- rice, oat, almond, hazelnut, coconut, banana, quinoa and potato milks
Can I still eat a little lactose?
And still people with lactose intolerance can handle different amounts of lactose. Some researchers suggest that there are people who could have 12 grams of lactose (about 1 cup of milk) without any symptoms or with only mild symptoms.
You may be able to tolerate milk and milk products if you
- drink small amounts of milk at a time and have it with meals
- add milk and milk products to your diet a little at a time and see how you feel
Getting appropriate nutrition
When avoiding all milk and milk-containing products, you may get less calcium and vitamin D than you need. All dairy products are a major source of nutrients, like calcium and vitamin D. Calcium is needed for the growth and repair of bones during your life. When you remove milk and dairy products from your diet, be sure to make up for it in other ways. This table shows how much calcium you should be getting every day and some ideas on where to get it.
|Age||Male (mg of calcium/day)||Female (mg of calcium/day)|
|1 to 3||500||500|
|4 to 8||800||800|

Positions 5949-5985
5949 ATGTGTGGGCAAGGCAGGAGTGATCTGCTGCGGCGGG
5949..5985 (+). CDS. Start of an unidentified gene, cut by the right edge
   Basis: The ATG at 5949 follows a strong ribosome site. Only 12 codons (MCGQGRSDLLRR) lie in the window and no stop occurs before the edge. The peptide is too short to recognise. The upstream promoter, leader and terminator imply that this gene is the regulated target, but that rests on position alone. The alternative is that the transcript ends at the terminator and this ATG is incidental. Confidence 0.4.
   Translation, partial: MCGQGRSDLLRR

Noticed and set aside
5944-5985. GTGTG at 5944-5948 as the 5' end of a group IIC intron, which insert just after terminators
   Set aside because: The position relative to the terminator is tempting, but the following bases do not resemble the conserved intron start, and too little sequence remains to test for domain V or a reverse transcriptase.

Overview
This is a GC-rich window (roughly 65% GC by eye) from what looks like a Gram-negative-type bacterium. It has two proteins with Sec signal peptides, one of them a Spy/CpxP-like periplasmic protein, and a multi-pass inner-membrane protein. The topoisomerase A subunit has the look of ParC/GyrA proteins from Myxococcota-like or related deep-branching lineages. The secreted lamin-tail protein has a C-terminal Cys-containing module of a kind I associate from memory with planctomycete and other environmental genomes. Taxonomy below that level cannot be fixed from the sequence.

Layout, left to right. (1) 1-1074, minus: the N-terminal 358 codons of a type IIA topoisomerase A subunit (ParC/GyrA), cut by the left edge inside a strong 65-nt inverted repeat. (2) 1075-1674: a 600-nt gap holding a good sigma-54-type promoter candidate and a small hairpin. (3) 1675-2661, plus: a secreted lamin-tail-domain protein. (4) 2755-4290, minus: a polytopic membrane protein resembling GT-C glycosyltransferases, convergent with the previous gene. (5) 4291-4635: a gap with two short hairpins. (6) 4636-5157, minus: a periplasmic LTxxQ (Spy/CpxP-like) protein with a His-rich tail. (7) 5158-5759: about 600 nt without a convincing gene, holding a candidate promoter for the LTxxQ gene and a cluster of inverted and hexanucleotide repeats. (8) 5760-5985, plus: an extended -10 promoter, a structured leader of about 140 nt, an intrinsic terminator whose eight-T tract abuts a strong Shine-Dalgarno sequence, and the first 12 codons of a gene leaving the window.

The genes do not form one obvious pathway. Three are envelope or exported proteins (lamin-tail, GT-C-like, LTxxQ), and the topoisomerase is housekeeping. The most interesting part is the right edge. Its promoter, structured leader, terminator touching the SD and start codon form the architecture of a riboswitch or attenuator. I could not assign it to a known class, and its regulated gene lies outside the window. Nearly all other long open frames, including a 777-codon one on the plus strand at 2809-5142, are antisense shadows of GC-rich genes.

|9 to 13||1,100||1,100|
|14 to 18||1,000||1,000|
|19 to 30||800||800|
|31 to 50||800||800|
|51 to 70||800||800|
Food and Nutrition Board, Institute of Medicine, National Academics Dietary Reference Intakes: Estimated Average Requirement of Calcium Intake Per Day (in mg)
You should include in your diet products with enough calcium. There a lot of foods that don’t contain lactose, but are high in calcium:
- Firm tofu with calcium sulfate (3.5 oz: 683 mg calcium).
- Soy milk (1 cup: 200–300 mg calcium).
- Broccoli (1 cup: 90 mg calcium) and leafy green vegetables
- Oranges (1 medium: 50 mg calcium).
- Pinto beans (1/2 cup: 40 mg calcium).
- Tuna, canned (3 oz.: 10 mg calcium).
- Lettuce greens (1/2 cup: 10 mg calcium).
- Chinese cabbage, collard greens and kale
- fish with soft bones, such as canned salmon, canned with edible bones or sardines, with edible bones(3 oz: 198 mg calcium and 3 oz: 382 mg calcium)
- almonds, Brazil nuts, and dried beans
- products with labels that show they have added calcium, such as some cereals, fruit juices, and soy milk
Products describe above as dairy low lactose products still contains a good amount of calcium and can easily be digest by someone with lactose intolerance::
- Plain, low-fat yogurt (1 cup: 415 mg calcium, 5 g lactose).
- Reduced-fat milk (1 cup: 295 mg calcium, 11 g lactose).
- Swiss cheese or other hard cheeses that are low in fat (1 oz.: 279 mg calcium, 1 g lactose).
- Ice cream (1/2 cup: 85 mg calcium, 6 g lactose).
- Cottage cheese (1/2 cup: 75 mg calcium, 2–3 g lactose).
Also don’t forget about Vitamin D which helps your body absorb and use calcium. Be sure to eat products that contain vitamin D, such as eggs and fish. Some cereals and orange juice have added vitamin D. And the mean way to get enough vitamin D is to take subath for at least 10 to 15 minutes or just being outside in the sunlight helps your body